Market update June 2015

For Buyers:
The month of May continued to be extremely competitive and frustrating for buyers under $300,000 where there is little for sale within the most populated areas of Maricopa County.  It was a better experience for those buyers looking over $300,000 and those in the outlying areas where inventory is more abundant.  For frustrated buyers, the summer may be a welcome relief as many people take off when the temperatures rise.  Don’t expect much relief from sellers however; the inventory shortage in single family homes under $300,000 continues.  There are very few listings in this price range going on the market to replace what has sold.
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The areas with the least amount of supply for a growing demand include:  the West Valley, South Phoenix, South Scottsdale, and the Southeast Valley, close to freeway access.  All of these areas are expected to show a higher annual price appreciation over the next 3 to 6 months.
The areas with the most inventory to choose from are either higher in price, farther from town, or both.  They include most of Scottsdale (especially North Scottsdale), The Biltmore, Central Avenue, Downtown Phoenix, Gold Canyon, Florence, Coolidge and Casa Grande.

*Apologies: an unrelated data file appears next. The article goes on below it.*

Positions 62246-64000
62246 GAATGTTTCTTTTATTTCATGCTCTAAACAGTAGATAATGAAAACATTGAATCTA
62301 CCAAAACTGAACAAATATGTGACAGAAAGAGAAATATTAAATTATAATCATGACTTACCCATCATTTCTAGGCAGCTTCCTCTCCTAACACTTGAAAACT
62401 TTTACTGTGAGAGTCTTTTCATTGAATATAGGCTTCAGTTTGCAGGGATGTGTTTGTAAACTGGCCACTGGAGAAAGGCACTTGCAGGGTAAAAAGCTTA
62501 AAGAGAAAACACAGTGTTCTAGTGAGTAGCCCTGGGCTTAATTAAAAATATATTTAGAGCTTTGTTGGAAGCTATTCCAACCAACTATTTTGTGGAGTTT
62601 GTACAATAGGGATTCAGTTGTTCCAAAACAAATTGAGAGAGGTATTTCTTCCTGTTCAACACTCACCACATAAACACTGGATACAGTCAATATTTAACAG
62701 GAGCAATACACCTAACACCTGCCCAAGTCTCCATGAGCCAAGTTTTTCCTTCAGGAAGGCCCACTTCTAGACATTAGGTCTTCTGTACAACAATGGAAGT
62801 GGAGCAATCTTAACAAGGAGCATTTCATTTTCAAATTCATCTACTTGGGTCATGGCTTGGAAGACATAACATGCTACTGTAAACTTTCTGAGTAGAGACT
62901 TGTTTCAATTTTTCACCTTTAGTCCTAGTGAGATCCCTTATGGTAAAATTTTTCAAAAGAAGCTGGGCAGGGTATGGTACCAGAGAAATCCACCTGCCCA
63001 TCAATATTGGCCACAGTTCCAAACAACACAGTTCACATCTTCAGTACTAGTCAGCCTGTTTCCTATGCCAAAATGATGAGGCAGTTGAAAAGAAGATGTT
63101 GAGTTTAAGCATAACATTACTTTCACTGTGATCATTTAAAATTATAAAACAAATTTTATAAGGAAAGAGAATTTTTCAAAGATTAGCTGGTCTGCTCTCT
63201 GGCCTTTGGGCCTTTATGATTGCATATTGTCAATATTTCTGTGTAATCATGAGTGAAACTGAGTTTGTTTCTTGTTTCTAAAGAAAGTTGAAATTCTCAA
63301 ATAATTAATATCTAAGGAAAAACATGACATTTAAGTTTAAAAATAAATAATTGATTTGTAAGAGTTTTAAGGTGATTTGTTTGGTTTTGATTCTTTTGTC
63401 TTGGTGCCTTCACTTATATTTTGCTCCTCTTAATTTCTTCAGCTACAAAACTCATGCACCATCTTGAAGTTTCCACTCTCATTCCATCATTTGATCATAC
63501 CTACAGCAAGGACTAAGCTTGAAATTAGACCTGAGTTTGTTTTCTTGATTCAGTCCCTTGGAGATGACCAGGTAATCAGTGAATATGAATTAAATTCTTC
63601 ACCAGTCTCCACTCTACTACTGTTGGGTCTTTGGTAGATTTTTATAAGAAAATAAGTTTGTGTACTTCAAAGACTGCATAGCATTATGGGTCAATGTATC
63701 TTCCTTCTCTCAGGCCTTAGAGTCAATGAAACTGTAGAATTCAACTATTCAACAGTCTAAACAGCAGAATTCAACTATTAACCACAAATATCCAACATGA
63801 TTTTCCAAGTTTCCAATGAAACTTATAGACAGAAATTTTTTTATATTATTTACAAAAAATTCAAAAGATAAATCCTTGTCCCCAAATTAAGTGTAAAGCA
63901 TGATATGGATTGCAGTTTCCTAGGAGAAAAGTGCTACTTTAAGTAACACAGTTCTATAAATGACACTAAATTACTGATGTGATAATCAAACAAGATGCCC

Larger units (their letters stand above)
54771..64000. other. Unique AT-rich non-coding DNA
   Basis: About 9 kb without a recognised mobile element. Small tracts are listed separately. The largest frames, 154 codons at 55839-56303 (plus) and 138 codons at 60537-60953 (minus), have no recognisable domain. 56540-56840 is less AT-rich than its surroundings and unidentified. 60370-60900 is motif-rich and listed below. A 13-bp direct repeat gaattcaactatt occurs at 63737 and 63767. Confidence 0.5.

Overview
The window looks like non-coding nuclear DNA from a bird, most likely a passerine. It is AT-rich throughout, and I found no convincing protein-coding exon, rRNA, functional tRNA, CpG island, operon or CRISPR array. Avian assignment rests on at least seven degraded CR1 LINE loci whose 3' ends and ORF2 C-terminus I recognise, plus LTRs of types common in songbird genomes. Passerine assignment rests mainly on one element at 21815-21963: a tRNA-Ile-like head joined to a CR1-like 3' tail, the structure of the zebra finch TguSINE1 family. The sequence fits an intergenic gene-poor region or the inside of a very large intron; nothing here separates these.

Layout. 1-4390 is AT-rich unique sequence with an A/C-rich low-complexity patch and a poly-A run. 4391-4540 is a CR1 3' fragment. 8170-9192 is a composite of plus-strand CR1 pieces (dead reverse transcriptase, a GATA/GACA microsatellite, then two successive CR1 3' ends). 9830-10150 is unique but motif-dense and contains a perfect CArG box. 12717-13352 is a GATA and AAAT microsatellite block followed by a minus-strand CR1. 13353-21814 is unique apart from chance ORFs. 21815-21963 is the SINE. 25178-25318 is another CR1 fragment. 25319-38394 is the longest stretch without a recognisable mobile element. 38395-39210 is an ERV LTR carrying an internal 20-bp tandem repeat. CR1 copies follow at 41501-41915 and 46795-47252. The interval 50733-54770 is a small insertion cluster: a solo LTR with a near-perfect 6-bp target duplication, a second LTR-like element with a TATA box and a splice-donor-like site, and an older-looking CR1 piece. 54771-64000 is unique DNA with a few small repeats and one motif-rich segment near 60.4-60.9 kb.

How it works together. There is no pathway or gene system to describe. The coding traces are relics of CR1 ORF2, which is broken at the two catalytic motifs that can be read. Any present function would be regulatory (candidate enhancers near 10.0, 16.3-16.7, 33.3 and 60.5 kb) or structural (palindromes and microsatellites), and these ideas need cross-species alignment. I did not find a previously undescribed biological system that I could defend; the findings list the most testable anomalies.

For Sellers:
Sellers have more control in negotiations this year than they did in 2014, especially if their property is under $300,000 and convenient to the freeway system.  However, be prepared as many buyers in this price range do not have significant cash to cover the difference between the agreed price and an appraisal that may fall short.  As a result, appraisal practices will be more influential on appreciation rates than they have been in the past when cash buyers were more abundant.  Expect more conservative and sustainable price increases.Despite the frenzy of activity, at least 31% of all closed sales in May under $300,000 included seller-assisted closing costs according to MLS records.  To put it in perspective, during the last seller’s market in July 2013, only 14% of closings under $300,000 involved seller-paid closing costs.  This is because there were more investors purchasing for cash than there are today.  Many buyers are writing contracts for over list price and offsetting that increase by having the seller pay closing costs.  As a result, a large chunk of the “appreciation” in price isn’t true appreciation at all since it’s eaten up by the cost of the sale.  Many appraisers are aware of this practice and are adjusting their appraisals accordingly.

The luxury market over $500,000 is starting its seasonal decline.  Between May and August, listings under contract will typically decline between 35% – 40% as the temperature rises.  It’s been a very good season thus far; May had the highest number of sales over $500,000 in 7 years!  The higher number of listings in escrow gives us an indicator that the summer slow season should still be better than last year for closings.

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